Naturally gluten-free, high in protein, magnesium, potassium, folate, fiber and more, quinoa is gaining in popularity as never before.
Including quinoa in your diet is easy. Although it’s really a seed, you cook it like a grain and it can be substituted in most recipes where other grains are used like quinoa pudding instead of rice pudding or like in tabouli instead of couscous.
Tabouli, a mid-eastern salad, try it with quinoa for a delightful new taste.
By now, you’ve likely heard of quinoa. It’s enjoyed the superfood spotlight for as long as kale has. But you might be wondering, what is quinoa?
Quinoa is one of the world’s most popular health foods. It’s an edible seed that is naturally gluten-free and is relatively rich in protein compared to grains such as rice, oats, barley, etc. It’s one of the few plant foods that contain sufficient amounts of all nine essential amino acids.
It’s also high in fiber, magnesium, iron, potassium, phosphorus, and various beneficial antioxidants (phytonutrients).
One cup (250 ml) of cooked quinoa has:
- 222 calories
- 40 g carb
- 5 g fiber
- 35 g net carbs
- 3.6 g fat
- 8 g protein
- 78 mcg folate
- 2.8 mg iron
- 120 mg magnesium
- 280 mg phosphorus
- 318 mg potassium
Also, wondering how to cook quinoa?
- Rinse the quinoa. Place the quinoa in a fine-mesh strainer. Rinse thoroughly under cool, running water. Rub and swish the quinoa with your hand while rinsing. Drain.
- Transfer to a pot, add liquid and bring to a boil. Stir in the water or broth and the salt. Bring to a rolling boil.
- Lower heat and cook, covered, for 15 minutes. Turn the heat down to the lowest setting. Cover and cook for 15 minutes.
- Let stand, covered, for 5 minutes. Remove the pot from heat and let stand for 5 more minutes, covered.
How do I make quinoa less bitter? Nearly, if not all, of the natural bitterness of quinoa’s outer coating, can be removed by a vigorous rinsing in a mesh strainer.
Tabouli also spelled tabbouleh, is a Levantine vegetarian salad made mostly of finely chopped parsley, with tomatoes, mint, onion, bulgur, and seasoned with olive oil, lemon juice, salt, and pepper. Some variations add garlic or lettuce or use semolina wheat instead of bulgur wheat. This version will have a lot more protein because of the quinoa.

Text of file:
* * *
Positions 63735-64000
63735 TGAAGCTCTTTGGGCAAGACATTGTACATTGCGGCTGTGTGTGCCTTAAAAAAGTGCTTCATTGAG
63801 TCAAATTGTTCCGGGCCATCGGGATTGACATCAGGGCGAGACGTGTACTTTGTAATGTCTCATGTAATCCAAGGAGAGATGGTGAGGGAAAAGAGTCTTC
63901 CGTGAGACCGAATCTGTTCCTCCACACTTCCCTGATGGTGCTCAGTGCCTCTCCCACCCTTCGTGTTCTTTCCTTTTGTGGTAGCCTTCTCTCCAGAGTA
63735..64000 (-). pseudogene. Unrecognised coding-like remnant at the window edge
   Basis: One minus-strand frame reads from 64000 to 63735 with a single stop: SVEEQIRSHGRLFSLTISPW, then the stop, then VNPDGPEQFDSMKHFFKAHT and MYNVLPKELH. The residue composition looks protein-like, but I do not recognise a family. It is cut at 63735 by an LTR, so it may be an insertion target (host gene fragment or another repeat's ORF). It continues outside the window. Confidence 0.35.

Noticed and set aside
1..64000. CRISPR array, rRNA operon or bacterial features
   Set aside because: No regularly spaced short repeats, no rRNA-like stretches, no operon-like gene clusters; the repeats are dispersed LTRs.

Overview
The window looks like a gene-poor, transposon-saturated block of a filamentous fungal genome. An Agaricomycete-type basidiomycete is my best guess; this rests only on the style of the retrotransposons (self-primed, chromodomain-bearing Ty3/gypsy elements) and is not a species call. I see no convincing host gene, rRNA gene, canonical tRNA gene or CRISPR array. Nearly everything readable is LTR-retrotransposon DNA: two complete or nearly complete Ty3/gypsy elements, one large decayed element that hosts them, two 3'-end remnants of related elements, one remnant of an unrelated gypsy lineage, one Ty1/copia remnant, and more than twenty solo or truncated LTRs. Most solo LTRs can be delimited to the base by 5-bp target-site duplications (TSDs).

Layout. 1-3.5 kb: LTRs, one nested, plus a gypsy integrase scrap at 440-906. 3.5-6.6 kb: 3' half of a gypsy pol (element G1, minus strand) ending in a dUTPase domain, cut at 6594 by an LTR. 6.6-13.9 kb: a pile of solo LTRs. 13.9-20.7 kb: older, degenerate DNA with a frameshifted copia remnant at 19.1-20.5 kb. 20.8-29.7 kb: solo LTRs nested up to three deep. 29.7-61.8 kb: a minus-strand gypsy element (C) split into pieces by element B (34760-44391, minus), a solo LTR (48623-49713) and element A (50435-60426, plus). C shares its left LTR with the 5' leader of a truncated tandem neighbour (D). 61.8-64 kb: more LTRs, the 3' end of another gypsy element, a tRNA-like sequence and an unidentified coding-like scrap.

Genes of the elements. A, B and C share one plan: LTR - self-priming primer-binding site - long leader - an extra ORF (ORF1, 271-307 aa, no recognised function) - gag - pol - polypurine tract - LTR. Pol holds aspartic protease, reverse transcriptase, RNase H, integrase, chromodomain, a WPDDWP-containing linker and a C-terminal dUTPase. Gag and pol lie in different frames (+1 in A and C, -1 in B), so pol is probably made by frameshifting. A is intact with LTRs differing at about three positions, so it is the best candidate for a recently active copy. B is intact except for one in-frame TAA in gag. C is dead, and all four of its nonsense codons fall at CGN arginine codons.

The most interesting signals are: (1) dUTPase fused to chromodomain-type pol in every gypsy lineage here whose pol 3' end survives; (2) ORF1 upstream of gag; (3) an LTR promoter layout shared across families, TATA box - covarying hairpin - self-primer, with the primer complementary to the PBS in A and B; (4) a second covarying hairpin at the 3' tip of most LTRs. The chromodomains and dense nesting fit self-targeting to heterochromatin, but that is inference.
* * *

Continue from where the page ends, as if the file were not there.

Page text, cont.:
Parsley is a flowering plant native to the Mediterranean. The two most common types are French curly-leaf and Italian flat-leaf. It’s widely used as a fresh culinary herb or dried spice. It’s bright green in color and has a mild, bitter flavor that pairs well with many recipes.
Historically it’s also been used for health benefits including the treatment of conditions like high blood pressure, allergies, and inflammatory diseases. Parsley is loaded with vitamins K1 (not vitamin K2, a different form of vitamin K), and C.
One cup (the amount in this recipe) of chopped parsley has:
- 22 calories
- 3 g carbohydrate
- 2 g fiber
- 80 mg vitamin C
- 985 mcg of vitamin K1
- 91 mcg folate
- 330 mg potassium
- rich in beta carotene
Try this new version of tabouli (or tabbouleh), you won’t be disappointed. It’s got the flavour you know and love but with a significant nutrition boost from the quinoa.
- 2 cups quinoa cooked
- 1 cup chopped parsley
- 1/2 cup chopped scallions
- 2 Tbsp fresh mint or 1 Tbsp dried mint
- 1 garlic clove pressed
- 1/4 cup olives slices
- 1/2 tsp basil
- 1/2 cup lemon juice
- 1/4 cup olive oil
- salt and pepper to taste
- Lettuce leaves whole
- Place all ingredients except lettuce and olives in a mixing bowl and toss together lightly.
- Chill for 1 hour or more to allow flavors to blend.
- Wash and dry lettuce leaves and use them to line a salad bowl.
- Add tabouli and garnish with olives.